Sponsoring Org:
National Science Foundation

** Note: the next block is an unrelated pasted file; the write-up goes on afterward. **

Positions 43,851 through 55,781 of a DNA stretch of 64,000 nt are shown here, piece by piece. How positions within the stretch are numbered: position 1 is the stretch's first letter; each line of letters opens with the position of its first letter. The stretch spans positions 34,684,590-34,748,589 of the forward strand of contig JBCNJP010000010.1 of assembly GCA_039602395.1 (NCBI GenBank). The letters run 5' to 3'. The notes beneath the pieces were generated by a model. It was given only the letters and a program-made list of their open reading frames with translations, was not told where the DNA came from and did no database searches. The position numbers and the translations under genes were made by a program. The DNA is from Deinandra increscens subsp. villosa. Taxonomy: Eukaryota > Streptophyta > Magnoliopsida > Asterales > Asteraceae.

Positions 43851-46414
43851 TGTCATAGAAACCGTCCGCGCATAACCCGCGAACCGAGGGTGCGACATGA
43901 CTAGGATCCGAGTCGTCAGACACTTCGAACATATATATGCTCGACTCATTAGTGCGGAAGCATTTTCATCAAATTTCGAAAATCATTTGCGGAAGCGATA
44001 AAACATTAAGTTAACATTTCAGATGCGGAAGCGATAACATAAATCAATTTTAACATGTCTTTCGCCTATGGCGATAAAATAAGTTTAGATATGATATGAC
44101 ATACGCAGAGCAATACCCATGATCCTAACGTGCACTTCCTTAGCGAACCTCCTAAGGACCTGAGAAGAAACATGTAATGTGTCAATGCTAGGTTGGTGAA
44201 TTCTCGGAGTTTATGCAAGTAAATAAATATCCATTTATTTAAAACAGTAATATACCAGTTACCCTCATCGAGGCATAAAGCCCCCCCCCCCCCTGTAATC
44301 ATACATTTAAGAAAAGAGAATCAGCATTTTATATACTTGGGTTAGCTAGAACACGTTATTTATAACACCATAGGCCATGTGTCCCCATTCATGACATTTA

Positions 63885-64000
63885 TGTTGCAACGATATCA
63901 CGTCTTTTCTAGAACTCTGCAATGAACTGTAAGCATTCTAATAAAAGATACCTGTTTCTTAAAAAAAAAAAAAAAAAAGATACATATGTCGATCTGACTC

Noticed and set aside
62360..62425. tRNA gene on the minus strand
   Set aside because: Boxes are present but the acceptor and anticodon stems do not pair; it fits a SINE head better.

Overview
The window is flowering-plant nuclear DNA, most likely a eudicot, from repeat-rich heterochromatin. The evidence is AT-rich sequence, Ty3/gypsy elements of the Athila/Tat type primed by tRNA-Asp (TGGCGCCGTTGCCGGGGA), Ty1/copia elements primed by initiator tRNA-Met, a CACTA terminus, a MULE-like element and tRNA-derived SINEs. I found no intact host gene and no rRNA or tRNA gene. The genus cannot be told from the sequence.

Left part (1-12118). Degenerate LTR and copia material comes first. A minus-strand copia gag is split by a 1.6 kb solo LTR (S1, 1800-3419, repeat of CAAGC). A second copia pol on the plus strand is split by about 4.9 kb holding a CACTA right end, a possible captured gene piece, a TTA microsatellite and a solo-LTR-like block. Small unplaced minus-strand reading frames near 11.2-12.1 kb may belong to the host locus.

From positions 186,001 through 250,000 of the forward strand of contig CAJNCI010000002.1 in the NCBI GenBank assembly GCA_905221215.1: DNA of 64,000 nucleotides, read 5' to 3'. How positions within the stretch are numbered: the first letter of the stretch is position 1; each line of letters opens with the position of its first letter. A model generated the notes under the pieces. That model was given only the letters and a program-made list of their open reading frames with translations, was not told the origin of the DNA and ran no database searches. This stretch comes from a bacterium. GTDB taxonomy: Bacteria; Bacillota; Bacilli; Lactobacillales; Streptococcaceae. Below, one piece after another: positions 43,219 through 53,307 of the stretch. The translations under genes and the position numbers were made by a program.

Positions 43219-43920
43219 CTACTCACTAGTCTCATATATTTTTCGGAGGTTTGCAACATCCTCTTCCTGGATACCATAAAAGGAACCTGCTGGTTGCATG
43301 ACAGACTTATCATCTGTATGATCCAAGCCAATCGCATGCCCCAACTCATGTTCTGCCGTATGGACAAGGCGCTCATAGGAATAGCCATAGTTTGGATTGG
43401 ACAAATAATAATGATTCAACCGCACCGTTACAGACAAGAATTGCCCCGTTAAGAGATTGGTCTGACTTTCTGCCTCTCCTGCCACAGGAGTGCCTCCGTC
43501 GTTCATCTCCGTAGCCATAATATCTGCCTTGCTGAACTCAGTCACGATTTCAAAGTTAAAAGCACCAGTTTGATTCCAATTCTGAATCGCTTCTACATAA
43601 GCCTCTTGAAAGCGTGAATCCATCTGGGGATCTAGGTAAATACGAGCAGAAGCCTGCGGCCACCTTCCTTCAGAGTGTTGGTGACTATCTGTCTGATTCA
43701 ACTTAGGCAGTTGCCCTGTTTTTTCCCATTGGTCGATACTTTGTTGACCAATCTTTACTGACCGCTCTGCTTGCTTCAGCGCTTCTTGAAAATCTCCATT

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The breast corpus subset should be released by November 2021. By December 2021 we should also release the unannotated FCCC data. We are currently annotating urinary tract data as well. We expect to release about 5,600 processed TUH slides in this subset. We have an additional 53,000 unprocessed TUH slides digitized. Corpora of this size will stimulate the development of a new generation of deep learning technology. In clinical settings where resources are limited, an assistive diagnoses model could support pathologists’ workload and even help prioritize suspected cancerous cases. ACKNOWLEDGMENTS This material is supported by the National Science Foundation under grants nos. CNS-1726188 and 1925494. Any opinions, findings, and conclusions or recommendations expressed in this material are those of the author(s) and do not necessarily reflect the views of the National Science Foundation. REFERENCES [1] N. Shawki et al., “The Temple University Digital Pathology Corpus,” in Signal Processing in Medicine and Biology: Emerging Trends in Research and Applications, 1st ed., I. Obeid, I. Selesnick, and J. Picone, Eds. New York City, New York, USA: Springer, 2020, pp. 67 104. https://www.springer.com/gp/book/9783030368432. [2] J. Picone, T. Farkas, I. Obeid, and Y. Persidsky, “MRI: High Performance Digital Pathology Using Big Data and Machine Learning.” Major Research Instrumentation (MRI), Division of Computer and Network Systems, Award No. 1726188, January 1, 2018 – December 31, 2021. https://www. isip.piconepress.com/projects/nsf_dpath/. [3] A. Gulati et al., “Conformer: Convolution-augmented Transformer for Speech Recognition,” in Proceedings of the Annual Conference of the International Speech Communication Association (INTERSPEECH), 2020, pp. 5036-5040. https://doi.org/10.21437/interspeech.2020-3015. [4] C.-J. Wu et al., “Machine Learning at Facebook: Understanding Inference at the Edge,” in Proceedings of the IEEE International Symposium on High Performance Computer Architecture (HPCA), 2019, pp. 331–344. https://ieeexplore.ieee.org/document/8675201. [5] I. Caswell and B. Liang, “Recent Advances in Google Translate,” Google AI Blog: The latest from Google Research, 2020. [Online]. Available: https://ai.googleblog.com/2020/06/recent-advances-in-google-translate.html. [Accessed: 01-Aug-2021]. [6] V. Khalkhali, N. Shawki, V. Shah, M. Golmohammadi, I. Obeid, and J. Picone, “Low Latency Real-Time Seizure Detection Using Transfer Deep Learning,” in Proceedings of the IEEE Signal Processing in Medicine and Biology Symposium (SPMB), 2021, pp. 1 7. https://www.isip. piconepress.com/publications/conference_proceedings/2021/ieee_spmb/eeg_transfer_learning/. [7] J. Picone, T. Farkas, I. Obeid, and Y. Persidsky, “MRI: High Performance Digital Pathology Using Big Data and Machine Learning,” Philadelphia, Pennsylvania, USA, 2020. https://www.isip.piconepress.com/publications/reports/2020/nsf/mri_dpath/. [8] I. Hunt, S. Husain, J. Simons, I. Obeid, and J. Picone, “Recent Advances in the Temple University Digital Pathology Corpus,” in Proceedings of the IEEE Signal Processing in Medicine and Biology Symposium (SPMB), 2019, pp. 1–4. https://ieeexplore.ieee.org/document/9037859. [9] A. P. Martinez, C. Cohen, K. Z. Hanley, and X. (Bill) Li, “Estrogen Receptor and Cytokeratin 5 Are Reliable Markers to Separate Usual Ductal Hyperplasia From Atypical Ductal Hyperplasia and Low-Grade Ductal Carcinoma In Situ,” Arch. Pathol. Lab. Med., vol. 140, no. 7, pp. 686–689, Apr. 2016. https://doi.org/10.5858/arpa.2015-0238-OA.